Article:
Since its very beginning in Poland in the year 1974, the International Symposium on Electromagnetic Fields in Mechatronics, Electrical and Electronic Engineering (ISEF) is a meeting point of scientists promoting different cultures and knowledge. In fact, the international community behind the conference – which grew up substantially in the years – gathers academic and industrial researchers, working in the broad area of applied electromagnetics. The conference took place in Nancy (France) from 28th through 30th August 2019, organized by the Université de Lorraine.
There were 236 accepted papers with authors coming from 34 different countries. The main topics covered by the papers presented at the ISEF conference can be grouped in four macro-areas: Electromagnetic devices and components (39% of the papers), Modelling and simulations (28% of the papers), Optimization and numerical methods (21% of the papers), Special sessions (12% of the papers). The conference included one panel session on “Optimal design, Metamaterials, 3D Printing” and three special sessions on “Electromagnetism in Medicine and Bioengineering”, “Noise and Vibration in Electrical Machines and Transformers” and “Induction Heating”, respectively.
Here, a collection of 23 papers, presented at the conference and selected after a peer-review procedure, covers the main subjects of interest for the ISEF community. A group of papers is focused on optimal design methods: on one hand, attention is paid to surrogate models with new approaches like neural networks, on the other hand, multiple design criteria are considered at a time, leading to the so called many-objective optimization. A confirmed tendency is the multi-physics – or coupled field – approach, more and more considered when modelling and simulating electromagnetic devices. Vibration analysis in motors is just an example together with the simulation of thermal effects in electrical machines, as well as exploitation of induction heating for stress relief in a structure. In general, the most common applications considered in this Special Issue are power devices like electric motors and transformers; however, special applications ranging from superconductors to biological systems and energy harvesting are considered too.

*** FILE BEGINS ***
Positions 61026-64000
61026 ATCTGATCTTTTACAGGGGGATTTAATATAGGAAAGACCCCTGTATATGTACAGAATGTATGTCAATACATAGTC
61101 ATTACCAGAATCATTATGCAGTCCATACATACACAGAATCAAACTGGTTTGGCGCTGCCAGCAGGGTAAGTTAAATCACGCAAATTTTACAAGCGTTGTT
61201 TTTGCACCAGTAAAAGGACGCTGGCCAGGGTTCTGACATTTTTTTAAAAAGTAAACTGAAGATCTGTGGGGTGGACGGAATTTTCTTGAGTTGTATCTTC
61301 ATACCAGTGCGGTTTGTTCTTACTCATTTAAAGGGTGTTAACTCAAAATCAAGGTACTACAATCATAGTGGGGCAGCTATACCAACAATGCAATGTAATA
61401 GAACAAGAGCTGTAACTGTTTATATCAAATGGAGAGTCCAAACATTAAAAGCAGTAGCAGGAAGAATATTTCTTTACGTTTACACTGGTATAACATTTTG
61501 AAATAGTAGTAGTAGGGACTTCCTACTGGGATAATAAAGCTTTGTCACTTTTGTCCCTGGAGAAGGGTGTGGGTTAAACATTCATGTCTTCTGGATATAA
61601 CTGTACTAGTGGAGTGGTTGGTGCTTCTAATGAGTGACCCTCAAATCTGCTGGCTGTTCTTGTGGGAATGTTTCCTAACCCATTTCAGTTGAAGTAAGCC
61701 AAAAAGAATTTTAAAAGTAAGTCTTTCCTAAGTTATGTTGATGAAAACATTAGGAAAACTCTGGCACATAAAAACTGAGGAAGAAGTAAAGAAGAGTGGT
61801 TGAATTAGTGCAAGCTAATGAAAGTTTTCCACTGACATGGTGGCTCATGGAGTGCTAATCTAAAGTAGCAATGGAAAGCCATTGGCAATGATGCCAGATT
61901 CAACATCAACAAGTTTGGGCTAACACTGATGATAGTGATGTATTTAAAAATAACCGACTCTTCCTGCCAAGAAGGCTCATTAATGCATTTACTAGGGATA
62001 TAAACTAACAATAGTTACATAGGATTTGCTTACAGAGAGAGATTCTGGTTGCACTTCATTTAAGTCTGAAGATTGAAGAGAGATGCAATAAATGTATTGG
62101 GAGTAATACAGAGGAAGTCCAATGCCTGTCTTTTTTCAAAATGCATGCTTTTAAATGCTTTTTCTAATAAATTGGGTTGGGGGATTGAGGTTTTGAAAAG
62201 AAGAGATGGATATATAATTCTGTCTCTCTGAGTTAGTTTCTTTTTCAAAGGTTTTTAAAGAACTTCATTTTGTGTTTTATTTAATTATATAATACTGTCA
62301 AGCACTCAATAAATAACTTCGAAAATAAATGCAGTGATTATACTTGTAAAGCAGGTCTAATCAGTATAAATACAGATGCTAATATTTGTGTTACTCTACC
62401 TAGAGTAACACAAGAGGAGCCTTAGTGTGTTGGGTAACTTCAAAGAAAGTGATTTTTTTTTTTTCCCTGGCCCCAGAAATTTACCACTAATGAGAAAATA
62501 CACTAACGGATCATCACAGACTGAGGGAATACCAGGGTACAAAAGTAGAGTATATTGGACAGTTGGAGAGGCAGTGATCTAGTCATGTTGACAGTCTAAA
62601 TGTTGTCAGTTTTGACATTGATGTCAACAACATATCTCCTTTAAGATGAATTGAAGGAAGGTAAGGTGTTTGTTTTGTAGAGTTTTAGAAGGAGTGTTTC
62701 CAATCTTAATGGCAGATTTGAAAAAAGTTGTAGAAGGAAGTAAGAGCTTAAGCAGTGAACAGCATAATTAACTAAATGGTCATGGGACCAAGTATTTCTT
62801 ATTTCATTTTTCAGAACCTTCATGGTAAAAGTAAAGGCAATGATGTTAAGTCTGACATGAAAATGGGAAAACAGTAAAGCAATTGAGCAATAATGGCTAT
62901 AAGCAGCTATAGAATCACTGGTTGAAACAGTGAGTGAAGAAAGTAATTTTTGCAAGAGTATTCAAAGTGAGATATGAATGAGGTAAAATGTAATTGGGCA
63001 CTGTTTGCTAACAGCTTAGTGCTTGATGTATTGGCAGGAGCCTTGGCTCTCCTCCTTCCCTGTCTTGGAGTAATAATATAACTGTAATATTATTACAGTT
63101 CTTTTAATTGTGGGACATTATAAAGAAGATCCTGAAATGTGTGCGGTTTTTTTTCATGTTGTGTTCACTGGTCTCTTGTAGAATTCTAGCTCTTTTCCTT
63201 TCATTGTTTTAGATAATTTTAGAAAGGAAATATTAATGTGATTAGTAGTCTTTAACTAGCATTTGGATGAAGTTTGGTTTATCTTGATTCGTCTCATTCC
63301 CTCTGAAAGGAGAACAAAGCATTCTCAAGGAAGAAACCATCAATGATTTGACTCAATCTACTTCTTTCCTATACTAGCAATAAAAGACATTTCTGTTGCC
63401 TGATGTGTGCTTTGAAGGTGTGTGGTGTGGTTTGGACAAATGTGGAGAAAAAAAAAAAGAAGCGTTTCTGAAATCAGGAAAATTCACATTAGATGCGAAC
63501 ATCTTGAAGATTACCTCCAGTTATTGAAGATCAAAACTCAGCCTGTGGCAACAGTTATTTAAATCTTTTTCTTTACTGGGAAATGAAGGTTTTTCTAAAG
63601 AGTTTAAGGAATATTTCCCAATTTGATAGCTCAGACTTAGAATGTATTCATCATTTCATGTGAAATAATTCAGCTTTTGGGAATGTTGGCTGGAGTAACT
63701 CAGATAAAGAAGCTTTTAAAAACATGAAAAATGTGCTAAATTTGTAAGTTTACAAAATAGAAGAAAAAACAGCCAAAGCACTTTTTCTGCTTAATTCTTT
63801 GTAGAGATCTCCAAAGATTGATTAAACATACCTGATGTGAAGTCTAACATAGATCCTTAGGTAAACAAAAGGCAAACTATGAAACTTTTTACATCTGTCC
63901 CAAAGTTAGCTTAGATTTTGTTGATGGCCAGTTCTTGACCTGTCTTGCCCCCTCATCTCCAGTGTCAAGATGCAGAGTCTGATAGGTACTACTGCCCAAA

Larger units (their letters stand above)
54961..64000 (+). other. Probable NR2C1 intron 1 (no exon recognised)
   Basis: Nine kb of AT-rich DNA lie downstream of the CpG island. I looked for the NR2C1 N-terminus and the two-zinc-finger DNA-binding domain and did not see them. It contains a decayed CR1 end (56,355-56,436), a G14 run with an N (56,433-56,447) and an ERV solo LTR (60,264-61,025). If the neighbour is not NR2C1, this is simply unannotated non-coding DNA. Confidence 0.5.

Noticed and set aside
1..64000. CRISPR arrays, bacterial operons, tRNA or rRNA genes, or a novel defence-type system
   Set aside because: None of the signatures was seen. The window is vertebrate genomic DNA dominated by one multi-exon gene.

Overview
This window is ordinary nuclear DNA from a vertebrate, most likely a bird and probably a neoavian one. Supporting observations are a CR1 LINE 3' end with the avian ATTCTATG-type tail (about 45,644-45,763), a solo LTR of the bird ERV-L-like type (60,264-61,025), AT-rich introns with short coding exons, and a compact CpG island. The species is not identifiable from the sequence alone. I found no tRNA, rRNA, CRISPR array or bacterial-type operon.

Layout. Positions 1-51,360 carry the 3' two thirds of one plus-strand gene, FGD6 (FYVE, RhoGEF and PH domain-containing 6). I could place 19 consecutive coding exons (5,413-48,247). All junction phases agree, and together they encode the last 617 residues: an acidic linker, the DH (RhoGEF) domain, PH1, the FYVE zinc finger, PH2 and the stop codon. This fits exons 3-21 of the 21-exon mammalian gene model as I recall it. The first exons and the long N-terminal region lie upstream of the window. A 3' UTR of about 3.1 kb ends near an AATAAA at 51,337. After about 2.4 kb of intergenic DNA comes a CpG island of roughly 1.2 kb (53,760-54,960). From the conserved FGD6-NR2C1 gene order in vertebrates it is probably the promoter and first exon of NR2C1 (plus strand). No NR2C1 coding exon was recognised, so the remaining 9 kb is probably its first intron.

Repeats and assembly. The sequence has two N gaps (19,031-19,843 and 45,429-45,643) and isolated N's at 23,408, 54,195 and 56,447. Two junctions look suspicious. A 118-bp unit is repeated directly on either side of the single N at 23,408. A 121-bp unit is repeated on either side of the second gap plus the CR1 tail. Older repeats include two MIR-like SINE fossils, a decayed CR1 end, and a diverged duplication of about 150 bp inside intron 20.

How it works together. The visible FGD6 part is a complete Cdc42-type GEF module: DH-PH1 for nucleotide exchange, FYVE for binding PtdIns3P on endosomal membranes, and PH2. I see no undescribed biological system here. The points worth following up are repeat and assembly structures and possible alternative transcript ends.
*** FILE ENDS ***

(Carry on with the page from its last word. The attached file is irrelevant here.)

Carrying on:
Almost always, field analysis is the common ground upon which models of specific devices are developed: in fact, field-based models are especially suited to predict the behaviour of devices exhibiting complex shapes and multi-property materials, or to synthesize new devices characterized by better performance or lower cost than existing prototypes. In general, the underlying message is that university and industry should cooperate in a closer way to dominate the challenges of product innovation. Last, not least, the conference is also the meeting point of different generations of scientists, where the reputation of seniors and the enthusiasm of juniors combine together promoting mutual benefit.
Paolo Di Barba1, Maria Evelina Mognaschi1, Sławomir Wiak2
1University of Pavia, Pavia, Italy
2Łódź University of Technology, Łódź, Poland
IJAEM Guest Editors